For the next ten to fifteen minutes we may as well forget the Doctor is doing much of anything because it turns back into the Clara show as all of the airplanes on Earth stop and Clara is pulled out of her classroom and brought to UNIT Here she is apparently more competent than all of UNIT, including Kate Stewart, who is in charge of UNIT, but I’ll conveniently ignore that. After a few minutes of not much happening other than Clara telling Kate what to do, Missy comes back. Hold up, what, but she died, right?

Wrong. So that means there’s an explanation for how she didn’t die, right?

Wrong. Because, well, Moffat has tendency to not explain these sort of things (I’m looking at you Sherlock) and expects everyone to go with it, so fine, I’m going with it.

After some time, Missy, who didn’t turn good mind you, ends up helping Clara and UNIT find the Doctor. Key things to note, the Doctor left Missy his last will and testament in case he dies and Missy is his best friend, which we all kind of knew if you watched some of the Classic Who stories, where there were some rather fun scenes with the two characters. Sure, we don’t know how she came back, but she escapes death all the time, it’s her thing. I’m good with it because I really enjoy her character. She’s so dark and ridiculous, I always look forward to seeing what she is going to do next. She doesn’t play the role of the strictly villainous character, she actually has a dimension to her character, which I sometimes feel is lacking in characters Moffat creates. So more Missy the better.

So much sass

So much sass

Then things get a little confusing, at least for me, so forgive me if I missed anything explaining this. They look at a big map of the world that UNIT has and search for keywords to try and find where the Doctor is. Somehow Clara figures out he’s in 1138 AD, so I’m assuming the map accounts for all of history. Strange, but alright, it gets the plot going so Clara and Missy can make their way to the Doctor. And I’m not even going to begin to ask or wonder how the Doctor, who came to an “ax fight” with his electric guitar in 1138 AD (funny, but a little bit of a tone killer for this episode) also had a tank, he can’t simply drive one out of the TARDIS doors. Missy and Clara get here via a vortex manipulator (if you recall River used one). What’s more confusing is how Colony Sarff a) knew to look in 1138 AD and b) how they even got to 1138 AD. Even more confusing, and this part I just can’t look past because it makes zero sense according to the lore of the show:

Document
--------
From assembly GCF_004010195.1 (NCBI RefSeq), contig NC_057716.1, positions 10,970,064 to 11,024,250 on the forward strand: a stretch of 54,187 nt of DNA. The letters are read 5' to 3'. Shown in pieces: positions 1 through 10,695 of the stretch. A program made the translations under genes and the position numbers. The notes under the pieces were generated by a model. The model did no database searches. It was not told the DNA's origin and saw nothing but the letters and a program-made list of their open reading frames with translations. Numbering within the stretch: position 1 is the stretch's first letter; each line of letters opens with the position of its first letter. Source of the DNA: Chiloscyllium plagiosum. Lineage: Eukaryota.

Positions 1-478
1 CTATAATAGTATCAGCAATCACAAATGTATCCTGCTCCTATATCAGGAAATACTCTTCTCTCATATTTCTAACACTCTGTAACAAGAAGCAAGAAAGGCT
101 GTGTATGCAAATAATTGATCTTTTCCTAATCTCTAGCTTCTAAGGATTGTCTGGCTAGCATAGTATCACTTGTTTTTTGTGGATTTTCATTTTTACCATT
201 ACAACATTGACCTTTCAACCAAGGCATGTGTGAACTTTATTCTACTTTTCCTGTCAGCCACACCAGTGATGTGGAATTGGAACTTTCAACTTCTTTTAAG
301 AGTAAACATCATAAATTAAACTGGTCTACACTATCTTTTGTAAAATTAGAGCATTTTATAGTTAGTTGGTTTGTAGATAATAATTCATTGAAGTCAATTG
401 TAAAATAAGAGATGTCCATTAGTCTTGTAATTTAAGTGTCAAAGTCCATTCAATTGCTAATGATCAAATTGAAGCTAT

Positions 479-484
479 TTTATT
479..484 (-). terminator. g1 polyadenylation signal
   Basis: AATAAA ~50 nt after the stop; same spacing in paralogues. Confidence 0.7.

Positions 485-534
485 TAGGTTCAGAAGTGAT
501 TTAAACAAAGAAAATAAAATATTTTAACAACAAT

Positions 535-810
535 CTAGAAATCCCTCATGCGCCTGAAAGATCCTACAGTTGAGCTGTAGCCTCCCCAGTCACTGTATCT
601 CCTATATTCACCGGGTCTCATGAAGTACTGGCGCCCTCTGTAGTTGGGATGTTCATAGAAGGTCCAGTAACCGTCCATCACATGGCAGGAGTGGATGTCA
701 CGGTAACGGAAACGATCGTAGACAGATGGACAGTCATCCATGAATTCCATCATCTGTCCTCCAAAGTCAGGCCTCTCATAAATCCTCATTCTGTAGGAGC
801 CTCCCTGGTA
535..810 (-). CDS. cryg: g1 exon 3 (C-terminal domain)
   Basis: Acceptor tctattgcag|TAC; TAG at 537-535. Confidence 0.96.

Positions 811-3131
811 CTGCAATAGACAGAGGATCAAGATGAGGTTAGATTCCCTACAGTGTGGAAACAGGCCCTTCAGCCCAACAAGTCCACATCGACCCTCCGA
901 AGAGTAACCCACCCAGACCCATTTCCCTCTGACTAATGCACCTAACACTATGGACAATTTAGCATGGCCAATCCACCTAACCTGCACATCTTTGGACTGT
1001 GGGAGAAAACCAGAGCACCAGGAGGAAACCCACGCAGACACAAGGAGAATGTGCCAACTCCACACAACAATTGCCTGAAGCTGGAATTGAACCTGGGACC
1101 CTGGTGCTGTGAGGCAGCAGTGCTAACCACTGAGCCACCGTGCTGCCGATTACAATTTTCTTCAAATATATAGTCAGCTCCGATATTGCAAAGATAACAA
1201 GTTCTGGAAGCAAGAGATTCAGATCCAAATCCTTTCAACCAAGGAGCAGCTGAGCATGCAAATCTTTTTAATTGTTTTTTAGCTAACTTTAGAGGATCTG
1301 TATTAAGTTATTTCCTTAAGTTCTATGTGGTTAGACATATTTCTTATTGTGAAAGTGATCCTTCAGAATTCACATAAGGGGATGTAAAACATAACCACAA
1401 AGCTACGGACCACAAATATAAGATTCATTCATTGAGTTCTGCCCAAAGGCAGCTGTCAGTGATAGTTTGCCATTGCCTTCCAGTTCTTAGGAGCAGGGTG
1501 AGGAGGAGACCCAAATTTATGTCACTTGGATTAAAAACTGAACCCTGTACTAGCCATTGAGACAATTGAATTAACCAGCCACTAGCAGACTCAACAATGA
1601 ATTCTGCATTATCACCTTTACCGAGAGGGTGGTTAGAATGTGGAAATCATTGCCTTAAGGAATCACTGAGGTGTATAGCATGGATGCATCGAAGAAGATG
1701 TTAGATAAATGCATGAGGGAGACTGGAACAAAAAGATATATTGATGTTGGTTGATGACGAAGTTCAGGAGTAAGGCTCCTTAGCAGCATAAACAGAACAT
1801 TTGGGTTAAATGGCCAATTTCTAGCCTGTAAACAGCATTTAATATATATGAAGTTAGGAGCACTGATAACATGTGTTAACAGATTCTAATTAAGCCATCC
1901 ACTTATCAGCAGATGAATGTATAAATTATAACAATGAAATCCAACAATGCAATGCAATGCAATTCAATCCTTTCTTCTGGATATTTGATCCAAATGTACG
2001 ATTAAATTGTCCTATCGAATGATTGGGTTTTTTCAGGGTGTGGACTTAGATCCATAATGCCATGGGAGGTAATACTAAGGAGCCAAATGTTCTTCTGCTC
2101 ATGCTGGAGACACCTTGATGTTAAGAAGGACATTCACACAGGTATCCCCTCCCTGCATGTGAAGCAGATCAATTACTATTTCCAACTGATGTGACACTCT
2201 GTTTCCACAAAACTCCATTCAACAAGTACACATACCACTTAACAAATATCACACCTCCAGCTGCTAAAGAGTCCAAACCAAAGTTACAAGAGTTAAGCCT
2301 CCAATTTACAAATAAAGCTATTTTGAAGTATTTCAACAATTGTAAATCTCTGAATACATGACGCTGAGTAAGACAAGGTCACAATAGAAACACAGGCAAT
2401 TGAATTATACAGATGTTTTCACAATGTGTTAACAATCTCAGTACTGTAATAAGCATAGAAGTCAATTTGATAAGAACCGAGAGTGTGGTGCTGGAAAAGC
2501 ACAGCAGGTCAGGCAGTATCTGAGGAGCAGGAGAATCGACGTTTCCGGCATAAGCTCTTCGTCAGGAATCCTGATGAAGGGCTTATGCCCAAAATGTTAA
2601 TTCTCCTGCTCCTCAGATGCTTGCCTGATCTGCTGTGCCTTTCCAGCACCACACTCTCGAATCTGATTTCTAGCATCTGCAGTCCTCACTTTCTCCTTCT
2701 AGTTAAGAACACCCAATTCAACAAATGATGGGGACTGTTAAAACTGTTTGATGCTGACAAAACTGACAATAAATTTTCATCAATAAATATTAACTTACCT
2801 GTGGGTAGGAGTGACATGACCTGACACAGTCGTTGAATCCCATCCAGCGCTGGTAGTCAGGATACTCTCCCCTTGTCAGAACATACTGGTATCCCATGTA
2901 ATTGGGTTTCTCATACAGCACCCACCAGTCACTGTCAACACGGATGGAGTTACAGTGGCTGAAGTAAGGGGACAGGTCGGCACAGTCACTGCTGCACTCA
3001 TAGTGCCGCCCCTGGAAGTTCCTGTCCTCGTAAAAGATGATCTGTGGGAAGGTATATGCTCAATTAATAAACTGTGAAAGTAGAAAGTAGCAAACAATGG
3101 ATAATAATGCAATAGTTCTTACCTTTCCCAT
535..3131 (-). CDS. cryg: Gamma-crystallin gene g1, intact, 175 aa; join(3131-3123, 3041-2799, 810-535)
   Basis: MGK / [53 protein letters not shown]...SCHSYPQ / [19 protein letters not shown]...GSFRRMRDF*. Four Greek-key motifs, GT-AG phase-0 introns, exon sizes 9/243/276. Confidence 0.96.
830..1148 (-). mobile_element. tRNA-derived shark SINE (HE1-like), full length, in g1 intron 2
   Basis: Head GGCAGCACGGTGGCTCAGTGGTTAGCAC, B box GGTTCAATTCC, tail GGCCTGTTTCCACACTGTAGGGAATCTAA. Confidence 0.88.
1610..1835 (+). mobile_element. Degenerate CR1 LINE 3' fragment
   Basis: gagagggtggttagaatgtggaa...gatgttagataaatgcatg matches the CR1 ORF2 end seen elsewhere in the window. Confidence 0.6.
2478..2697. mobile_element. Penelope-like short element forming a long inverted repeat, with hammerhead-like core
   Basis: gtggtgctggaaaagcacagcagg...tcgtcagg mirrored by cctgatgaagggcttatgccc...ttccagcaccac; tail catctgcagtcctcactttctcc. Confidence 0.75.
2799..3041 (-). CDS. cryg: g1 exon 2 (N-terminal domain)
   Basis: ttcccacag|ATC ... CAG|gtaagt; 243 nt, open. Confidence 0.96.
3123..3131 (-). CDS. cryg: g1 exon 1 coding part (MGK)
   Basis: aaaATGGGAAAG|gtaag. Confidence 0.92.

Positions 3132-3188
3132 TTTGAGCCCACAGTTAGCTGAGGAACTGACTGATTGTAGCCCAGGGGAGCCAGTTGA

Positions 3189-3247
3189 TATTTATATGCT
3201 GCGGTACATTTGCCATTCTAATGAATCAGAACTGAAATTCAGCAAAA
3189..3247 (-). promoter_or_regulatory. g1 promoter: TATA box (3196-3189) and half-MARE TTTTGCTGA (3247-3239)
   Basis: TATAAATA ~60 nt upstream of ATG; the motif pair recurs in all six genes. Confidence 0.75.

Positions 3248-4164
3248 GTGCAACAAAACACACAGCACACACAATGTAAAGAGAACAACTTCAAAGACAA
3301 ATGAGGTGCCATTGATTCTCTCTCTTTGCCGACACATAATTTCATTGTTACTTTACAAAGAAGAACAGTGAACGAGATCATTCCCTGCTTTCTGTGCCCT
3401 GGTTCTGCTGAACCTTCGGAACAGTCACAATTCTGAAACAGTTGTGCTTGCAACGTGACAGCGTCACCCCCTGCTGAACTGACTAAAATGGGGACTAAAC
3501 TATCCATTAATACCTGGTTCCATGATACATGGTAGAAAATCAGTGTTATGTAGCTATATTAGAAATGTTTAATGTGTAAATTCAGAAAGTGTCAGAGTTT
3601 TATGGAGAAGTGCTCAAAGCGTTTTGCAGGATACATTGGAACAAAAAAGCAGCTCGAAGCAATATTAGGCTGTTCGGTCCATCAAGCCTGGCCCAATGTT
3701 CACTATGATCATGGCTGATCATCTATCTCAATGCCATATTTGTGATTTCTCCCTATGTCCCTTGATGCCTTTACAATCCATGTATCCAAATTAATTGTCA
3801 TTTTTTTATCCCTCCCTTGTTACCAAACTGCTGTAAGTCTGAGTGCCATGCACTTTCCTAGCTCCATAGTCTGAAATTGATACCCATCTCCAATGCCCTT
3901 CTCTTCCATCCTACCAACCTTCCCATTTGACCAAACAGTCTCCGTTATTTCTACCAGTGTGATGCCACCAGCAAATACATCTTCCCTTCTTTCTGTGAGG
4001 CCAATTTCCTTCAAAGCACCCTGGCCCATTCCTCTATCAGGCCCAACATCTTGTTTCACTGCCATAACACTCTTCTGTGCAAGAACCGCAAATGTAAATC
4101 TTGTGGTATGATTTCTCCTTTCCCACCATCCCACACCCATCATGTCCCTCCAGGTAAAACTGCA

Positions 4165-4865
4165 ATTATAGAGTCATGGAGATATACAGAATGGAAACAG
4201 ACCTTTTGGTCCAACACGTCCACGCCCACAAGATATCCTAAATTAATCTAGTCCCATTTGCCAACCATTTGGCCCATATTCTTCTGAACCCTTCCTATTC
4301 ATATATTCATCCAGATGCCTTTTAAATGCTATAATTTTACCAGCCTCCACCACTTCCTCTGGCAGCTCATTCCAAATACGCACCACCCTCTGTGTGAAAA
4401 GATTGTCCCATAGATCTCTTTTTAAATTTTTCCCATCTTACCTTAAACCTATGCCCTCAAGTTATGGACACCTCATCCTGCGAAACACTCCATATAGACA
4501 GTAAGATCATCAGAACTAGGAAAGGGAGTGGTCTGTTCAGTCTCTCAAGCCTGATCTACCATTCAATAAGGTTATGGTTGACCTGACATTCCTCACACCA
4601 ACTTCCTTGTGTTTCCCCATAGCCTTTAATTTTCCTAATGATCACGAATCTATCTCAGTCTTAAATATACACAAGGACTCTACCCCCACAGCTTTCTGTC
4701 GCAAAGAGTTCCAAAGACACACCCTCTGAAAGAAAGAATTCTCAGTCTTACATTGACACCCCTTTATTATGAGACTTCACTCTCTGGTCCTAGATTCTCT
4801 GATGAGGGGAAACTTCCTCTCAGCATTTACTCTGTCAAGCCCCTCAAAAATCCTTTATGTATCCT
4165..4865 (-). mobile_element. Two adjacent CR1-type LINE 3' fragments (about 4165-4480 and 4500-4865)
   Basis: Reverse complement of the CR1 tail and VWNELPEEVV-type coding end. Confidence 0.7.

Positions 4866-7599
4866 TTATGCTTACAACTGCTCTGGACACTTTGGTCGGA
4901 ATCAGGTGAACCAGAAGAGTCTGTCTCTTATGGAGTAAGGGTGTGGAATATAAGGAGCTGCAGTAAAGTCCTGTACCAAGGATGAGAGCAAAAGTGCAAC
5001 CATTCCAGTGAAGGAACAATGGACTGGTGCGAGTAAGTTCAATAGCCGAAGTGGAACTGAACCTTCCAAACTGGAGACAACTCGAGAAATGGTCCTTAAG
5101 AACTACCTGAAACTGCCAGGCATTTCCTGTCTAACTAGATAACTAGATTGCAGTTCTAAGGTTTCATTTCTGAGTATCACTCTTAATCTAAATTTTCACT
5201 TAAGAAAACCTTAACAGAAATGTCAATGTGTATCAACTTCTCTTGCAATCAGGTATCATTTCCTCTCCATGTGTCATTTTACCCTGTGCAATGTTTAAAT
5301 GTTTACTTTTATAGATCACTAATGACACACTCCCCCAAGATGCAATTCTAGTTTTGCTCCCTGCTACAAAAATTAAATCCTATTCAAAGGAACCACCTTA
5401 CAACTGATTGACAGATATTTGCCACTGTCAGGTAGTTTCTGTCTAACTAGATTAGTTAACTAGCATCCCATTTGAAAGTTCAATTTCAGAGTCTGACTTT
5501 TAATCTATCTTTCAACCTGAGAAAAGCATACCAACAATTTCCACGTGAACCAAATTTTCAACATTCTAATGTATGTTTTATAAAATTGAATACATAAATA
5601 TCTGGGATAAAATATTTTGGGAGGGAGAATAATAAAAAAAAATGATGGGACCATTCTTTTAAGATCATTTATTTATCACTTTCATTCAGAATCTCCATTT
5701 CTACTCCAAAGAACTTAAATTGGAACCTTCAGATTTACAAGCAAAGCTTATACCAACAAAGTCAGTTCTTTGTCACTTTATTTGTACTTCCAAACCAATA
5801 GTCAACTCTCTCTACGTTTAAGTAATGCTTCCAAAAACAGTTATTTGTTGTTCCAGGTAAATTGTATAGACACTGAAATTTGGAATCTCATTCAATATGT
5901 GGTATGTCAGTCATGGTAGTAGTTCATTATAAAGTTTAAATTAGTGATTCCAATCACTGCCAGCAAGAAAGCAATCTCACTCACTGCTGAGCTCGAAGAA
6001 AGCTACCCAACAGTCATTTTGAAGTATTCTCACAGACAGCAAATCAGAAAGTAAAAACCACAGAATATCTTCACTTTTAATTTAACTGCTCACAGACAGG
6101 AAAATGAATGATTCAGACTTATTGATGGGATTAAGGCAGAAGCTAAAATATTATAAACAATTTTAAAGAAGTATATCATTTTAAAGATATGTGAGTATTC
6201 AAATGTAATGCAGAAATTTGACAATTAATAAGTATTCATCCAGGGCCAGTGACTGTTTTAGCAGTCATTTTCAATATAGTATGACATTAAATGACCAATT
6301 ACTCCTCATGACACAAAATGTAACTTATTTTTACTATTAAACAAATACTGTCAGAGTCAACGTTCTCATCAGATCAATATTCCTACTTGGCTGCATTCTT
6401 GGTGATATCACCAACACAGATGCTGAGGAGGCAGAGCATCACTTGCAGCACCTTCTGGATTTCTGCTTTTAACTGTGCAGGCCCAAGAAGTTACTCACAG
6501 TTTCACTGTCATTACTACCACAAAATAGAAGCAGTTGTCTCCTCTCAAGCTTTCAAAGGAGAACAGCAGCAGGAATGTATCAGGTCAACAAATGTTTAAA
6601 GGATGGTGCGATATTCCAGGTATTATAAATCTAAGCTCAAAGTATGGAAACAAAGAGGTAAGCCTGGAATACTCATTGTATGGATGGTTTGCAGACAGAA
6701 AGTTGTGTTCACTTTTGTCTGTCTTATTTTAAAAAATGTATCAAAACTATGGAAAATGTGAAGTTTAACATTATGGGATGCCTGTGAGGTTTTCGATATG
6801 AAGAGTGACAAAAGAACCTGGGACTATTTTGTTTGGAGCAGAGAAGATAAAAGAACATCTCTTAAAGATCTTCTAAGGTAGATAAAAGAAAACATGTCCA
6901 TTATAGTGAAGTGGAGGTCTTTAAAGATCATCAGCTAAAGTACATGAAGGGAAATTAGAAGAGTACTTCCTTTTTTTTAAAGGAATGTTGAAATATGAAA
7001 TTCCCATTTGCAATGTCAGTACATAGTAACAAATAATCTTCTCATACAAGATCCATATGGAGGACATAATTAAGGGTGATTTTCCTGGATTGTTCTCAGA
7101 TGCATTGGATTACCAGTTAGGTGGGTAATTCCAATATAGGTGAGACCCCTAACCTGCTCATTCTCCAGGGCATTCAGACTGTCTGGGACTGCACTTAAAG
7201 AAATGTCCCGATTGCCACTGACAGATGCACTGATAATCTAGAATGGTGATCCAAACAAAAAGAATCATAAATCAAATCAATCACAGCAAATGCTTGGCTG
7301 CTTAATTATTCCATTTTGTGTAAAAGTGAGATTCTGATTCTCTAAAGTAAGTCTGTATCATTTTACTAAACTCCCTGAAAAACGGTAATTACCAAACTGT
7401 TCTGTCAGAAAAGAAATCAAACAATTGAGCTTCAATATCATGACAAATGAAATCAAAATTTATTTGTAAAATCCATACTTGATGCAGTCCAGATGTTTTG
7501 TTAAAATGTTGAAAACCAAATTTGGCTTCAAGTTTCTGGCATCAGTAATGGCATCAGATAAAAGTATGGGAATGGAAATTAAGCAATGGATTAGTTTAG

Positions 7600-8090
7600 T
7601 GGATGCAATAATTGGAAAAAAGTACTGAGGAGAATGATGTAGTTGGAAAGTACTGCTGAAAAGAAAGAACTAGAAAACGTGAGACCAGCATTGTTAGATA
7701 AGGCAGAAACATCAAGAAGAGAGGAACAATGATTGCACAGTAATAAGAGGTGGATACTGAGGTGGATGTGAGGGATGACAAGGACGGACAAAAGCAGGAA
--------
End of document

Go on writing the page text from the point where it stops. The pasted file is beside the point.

Colony Sarff is presumably using a Dalek ship to go around the universe looking for the Doctor. This would mean the ship has no time travel, because the Daleks only manage to temporal shift to a random place or end up somewhere by accident (or make pig people and human Daleks). So, we are now left to wonder how Colony Sarff a) time traveled backwards and b) time traveled forward without the use of time travel (vortex manipulators only work on the person who is wearing one). And this is important, because Davros is assumed to be dying in 2015 AD (Clara is the same age as the previous season and is a schoolteacher, so it matches the timeline, which at most could only be off a couple of years). So they now need to go forward to 2015 AD. None of this is ever explained, and we are still left to assume the Daleks don’t have time travel because Missy herself said so at the end of the episode.

So Moffat, if you read this, I would appreciate some clarity.

Luckily, the rest of the episode is pretty good.

Yeah, so, that was a thing

Yeah, so, that was a thing

We end up back at the hospital where Davros is, Clara and Missy are kept in waiting as the Doctor confronts Davros, who recognizes the face the Doctor currently has, as it’s the one that he saw all those years ago during the war. This part was pretty great, as it brought in Classic Who moments and tied them all together with the current show and it brought back the drama and seriousness of the opening scene of the episode. Then the big reveal. They’re not on a medical ship as originally assumed, but rather, on Skaro. And not just Skaro, but one that has been rebuilt since the war.